- The Washington Times - Wednesday, May 17, 2006

Gay lessons

“In California, the state Senate has just passed a bill that would require school children to study the historical ‘role and contributions of people who are lesbian, gay, bisexual or transgender.’ Watch out, Leonardo da Vinci: You’re no longer just an artist, inventor and mathematician — you’re about to become a gay poster boy. …

“[T]he California law requires the insertion of sexual preference into California and American history, even when the information is completely superfluous. Ironically, the label often serves to circumscribe too narrowly the achievements of those to whom it’s applied. Ask yourself: Was Billie Jean King an accomplished tennis player, or an accomplished gay tennis player? Was Cole Porter one of America’s greatest gay composers — or just one of America’s greatest composers? Sometimes, obviously, it isn’t all about sex.

“Time was that the proponents of gay rights insisted both that they were simply ordinary Americans, who live, love, and work just like everyone else. … But now, liberals are requiring that gays, uniquely, be identified, labeled, and studied in accordance with their sexual behavior when it comes to the history books.”

— Carol Platt Liebau, writing on “Textbook Sex,” May 16 in the American Spectator Online at www.spectator.org

Goodbye, America

” ‘It would end the U.S. as we currently know it.’

“That’s Robert Rector of the Heritage Foundation, speaking of what would happen if an immigration proposal by Sens. Mel Martinez [Florida Republican], and Chuck Hagel [Nebraska Republican], becomes law. …

“If Martinez-Hagel becomes law, Rector says, we can expect ‘the largest expansion of the welfare state in 35 years.’ …

“Immigrant households are about 50 percent more likely to use welfare than native-born households. …

“Then there’s the problem of out-of-wedlock childbearing, which a) correlates strongly with welfare use and b) is more prevalent among foreign-born Hispanics than among non-Hispanic whites (42.3 percent vs. 23.4 percent). ‘Children born and raised outside of marriage are seven times more likely to live in poverty than children born and raised by married couples,’ Rector writes.”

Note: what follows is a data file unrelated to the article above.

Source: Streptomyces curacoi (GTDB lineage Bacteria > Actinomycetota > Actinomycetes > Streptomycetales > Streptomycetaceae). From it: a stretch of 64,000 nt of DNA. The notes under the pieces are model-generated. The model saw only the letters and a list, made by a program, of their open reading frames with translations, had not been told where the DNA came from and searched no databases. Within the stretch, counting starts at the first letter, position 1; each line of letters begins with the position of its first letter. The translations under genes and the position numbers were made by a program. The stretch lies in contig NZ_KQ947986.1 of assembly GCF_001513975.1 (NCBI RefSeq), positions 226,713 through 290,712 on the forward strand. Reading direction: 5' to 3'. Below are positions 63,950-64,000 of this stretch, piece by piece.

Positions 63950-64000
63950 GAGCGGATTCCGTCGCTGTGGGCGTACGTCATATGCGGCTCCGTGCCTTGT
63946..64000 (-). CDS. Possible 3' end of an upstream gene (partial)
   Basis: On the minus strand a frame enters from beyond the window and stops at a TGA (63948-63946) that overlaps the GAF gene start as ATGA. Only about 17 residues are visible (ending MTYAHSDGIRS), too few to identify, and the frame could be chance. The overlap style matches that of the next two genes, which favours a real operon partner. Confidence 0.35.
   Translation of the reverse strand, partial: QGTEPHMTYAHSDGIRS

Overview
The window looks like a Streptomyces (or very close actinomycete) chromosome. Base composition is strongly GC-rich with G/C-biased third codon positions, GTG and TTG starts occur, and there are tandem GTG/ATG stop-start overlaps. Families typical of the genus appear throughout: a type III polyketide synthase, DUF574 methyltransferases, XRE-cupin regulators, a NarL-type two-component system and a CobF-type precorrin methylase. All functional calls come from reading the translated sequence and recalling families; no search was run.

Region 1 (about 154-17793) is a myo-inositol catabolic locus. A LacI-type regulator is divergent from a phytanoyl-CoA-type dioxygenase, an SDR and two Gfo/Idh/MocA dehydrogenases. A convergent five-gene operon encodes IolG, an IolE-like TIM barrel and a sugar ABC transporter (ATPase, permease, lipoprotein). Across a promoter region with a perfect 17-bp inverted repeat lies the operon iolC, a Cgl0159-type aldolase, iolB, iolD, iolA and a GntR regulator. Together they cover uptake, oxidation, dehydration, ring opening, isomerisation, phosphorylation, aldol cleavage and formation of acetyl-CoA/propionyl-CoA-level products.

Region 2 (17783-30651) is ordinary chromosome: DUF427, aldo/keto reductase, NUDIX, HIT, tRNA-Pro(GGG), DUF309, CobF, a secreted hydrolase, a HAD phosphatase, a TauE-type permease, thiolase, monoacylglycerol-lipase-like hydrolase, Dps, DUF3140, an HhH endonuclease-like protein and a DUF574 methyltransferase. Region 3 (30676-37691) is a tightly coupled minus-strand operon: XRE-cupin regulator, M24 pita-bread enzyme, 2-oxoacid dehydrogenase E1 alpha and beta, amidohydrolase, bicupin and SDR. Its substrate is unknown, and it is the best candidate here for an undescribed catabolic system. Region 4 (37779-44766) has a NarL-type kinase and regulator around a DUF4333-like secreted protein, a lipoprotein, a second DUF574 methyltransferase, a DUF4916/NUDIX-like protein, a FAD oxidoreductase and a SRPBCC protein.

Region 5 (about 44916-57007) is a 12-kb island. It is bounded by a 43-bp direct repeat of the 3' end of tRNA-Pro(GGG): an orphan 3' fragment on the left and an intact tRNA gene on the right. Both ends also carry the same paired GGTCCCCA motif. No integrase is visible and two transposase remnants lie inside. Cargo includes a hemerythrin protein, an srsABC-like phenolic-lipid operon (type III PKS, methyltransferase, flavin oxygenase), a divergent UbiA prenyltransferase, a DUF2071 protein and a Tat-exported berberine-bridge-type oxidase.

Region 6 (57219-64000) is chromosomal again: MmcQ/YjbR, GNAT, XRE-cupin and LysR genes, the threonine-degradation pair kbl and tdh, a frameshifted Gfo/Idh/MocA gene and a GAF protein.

— Rebecca Hagelin, writing on “Untying the immigration knot,” May 16 in WorldNetDaily at www.worldnetdaily.com


“If being tall and having silver hair is what is required for being ‘distinguished,’ then the late John Kenneth Galbraith certainly fit that description. … However, although Galbraith was revered by other ‘intellectuals’ and by Harvard students during his heyday in the 1960s and 1970s, in truth, he was … clueless about economics. …

“Like many other ‘public intellectuals,’ Galbraith was a prolific writer and speaker. During the 1970s, it seemed as though he was everywhere, from being interviewed by news broadcasters to debating William F. Buckley on [‘Firing Line’]. His message was always the same: increase the role of the state in the affairs of individuals, as the state — or at least a state controlled by individuals like him — was morally and intellectually superior to a state of affairs in which the dreaded ‘free market’ prevailed.

“[T]o the bitter end, when it came to socialism and its demise, Galbraith refused to give up his faith in the collectivist system even as real-world events brought the socialist system down one regime after another.”

— William Anderson, writing on “J.K. Galbraith Celebrated Power, Not Freedom,” May 15 for the Ludwig von Mises Institute at www.mises.org

Copyright © 2018 The Washington Times, LLC. Click here for reprint permission.

The Washington Times Comment Policy

The Washington Times welcomes your comments on Spot.im, our third-party provider. Please read our Comment Policy before commenting.


Click to Read More and View Comments

Click to Hide